What Is a SANE Nurse?  

  • SANE is an acronym that stands for Sexual Assault Nurse Examiner. 
  • A SANE nurse is an RN who has been trained to examine and assess clients who have a reported a sexual assault. 
  • These nurses are also trained to complete a full physical exam for these clients and care for their emotional needs.

Tracey Long


December 06, 2022
Simmons University

You may be wondering if any nurse is SANE nurse considering the difficult work climate we have been working in for the past two years. A SANE nurse is not a statement of our mental status but an acronym for a specialized forensic nurse. 

 SANE stands for Sexual Assault Nurse Examiner and is an RN specially trained to assess, examine and collect specimens from a client with a reported sexual assault. When a male or female of any age present a statement of sexual assault to an emergency department, there are special skills needed to carefully collect the specimens and complete a physical exam that may become a legal statement of a sexual assault. A SANE nurse is trained to provide both the physical exam and emotional needs of a client in this difficult time.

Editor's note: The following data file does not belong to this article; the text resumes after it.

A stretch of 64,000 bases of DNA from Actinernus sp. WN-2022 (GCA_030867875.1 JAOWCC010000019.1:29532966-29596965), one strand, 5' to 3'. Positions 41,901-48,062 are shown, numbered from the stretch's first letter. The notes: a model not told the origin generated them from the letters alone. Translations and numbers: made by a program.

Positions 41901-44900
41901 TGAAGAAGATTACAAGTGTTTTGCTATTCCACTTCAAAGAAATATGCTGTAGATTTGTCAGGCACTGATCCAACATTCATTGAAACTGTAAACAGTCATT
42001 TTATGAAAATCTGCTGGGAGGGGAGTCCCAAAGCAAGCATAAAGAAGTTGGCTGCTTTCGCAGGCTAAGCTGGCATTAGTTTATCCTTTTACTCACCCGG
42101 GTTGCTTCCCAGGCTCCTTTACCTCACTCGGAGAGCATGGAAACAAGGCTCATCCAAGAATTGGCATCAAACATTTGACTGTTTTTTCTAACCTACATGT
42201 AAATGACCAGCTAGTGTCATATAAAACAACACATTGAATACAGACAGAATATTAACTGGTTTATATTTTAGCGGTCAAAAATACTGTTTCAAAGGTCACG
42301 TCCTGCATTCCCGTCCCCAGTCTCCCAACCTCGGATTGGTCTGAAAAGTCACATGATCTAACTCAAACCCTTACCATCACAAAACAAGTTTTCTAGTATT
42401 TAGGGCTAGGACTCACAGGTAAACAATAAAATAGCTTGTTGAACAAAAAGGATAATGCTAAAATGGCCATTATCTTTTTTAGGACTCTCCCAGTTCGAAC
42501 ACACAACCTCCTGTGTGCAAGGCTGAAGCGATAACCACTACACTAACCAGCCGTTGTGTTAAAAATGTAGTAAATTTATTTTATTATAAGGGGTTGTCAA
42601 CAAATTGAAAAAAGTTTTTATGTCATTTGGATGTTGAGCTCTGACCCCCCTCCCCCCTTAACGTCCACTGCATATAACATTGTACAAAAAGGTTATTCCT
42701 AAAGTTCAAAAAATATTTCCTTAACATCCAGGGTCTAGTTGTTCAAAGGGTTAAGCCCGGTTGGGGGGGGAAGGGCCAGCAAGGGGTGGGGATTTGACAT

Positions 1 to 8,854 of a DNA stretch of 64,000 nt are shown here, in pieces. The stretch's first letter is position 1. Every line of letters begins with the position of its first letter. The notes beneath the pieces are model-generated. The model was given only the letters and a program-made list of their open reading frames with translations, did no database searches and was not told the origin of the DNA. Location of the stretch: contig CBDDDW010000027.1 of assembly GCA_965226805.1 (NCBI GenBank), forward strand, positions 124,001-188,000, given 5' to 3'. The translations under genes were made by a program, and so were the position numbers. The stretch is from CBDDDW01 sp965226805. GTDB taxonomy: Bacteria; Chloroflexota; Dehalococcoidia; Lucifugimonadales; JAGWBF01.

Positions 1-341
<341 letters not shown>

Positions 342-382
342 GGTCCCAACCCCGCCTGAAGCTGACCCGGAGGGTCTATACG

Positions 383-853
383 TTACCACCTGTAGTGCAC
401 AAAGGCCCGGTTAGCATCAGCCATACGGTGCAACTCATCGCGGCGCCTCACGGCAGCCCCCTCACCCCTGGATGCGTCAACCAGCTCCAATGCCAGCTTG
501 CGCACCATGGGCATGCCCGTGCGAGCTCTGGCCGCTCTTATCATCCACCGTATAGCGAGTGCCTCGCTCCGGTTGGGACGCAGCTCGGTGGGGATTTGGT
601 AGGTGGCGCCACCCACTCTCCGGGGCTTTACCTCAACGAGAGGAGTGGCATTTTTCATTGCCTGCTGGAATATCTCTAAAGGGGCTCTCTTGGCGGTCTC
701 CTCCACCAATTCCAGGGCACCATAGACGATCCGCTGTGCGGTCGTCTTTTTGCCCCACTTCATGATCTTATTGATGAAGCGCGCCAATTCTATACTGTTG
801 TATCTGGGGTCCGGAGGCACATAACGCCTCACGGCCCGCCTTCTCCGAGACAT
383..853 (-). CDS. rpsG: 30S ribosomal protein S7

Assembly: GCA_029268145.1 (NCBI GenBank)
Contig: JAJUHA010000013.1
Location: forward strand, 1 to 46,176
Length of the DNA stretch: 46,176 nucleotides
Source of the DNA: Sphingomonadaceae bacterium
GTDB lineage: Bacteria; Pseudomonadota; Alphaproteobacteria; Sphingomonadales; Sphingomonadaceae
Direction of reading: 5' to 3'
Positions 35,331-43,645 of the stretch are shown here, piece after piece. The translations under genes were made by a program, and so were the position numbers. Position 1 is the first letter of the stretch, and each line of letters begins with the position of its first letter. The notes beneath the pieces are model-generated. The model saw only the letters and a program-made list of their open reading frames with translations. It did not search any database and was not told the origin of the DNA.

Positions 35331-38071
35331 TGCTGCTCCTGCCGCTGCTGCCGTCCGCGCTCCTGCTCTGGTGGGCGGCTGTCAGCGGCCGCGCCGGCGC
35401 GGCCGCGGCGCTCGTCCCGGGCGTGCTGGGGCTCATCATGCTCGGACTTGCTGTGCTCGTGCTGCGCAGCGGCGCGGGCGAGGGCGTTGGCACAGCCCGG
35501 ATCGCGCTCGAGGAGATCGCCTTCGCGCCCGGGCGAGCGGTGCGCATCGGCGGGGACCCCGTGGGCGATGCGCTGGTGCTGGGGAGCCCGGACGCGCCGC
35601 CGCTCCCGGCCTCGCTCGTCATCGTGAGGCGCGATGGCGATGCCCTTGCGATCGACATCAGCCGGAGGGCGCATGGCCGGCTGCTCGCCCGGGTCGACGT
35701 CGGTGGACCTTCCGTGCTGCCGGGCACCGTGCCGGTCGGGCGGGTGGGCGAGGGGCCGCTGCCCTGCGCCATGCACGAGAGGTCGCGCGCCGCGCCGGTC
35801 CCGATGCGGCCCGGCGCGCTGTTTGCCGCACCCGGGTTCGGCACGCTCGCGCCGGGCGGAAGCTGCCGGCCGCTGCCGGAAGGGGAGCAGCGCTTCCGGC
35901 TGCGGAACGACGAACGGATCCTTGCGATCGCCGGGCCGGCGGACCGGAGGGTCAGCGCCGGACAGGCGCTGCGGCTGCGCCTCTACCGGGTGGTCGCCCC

In the United States, there are an average of 463,634 victims age 12 and older of rape and sexual assault (Department of Justice, 2020). It is estimated that a rape, or sexual assault, occurs approximately every 68 seconds. The age group most at risk of sexual assault is between 12-34. According to the National Sexual Assault Hotline, one in six American women have reported a completed rape or attempted rape in her lifetime.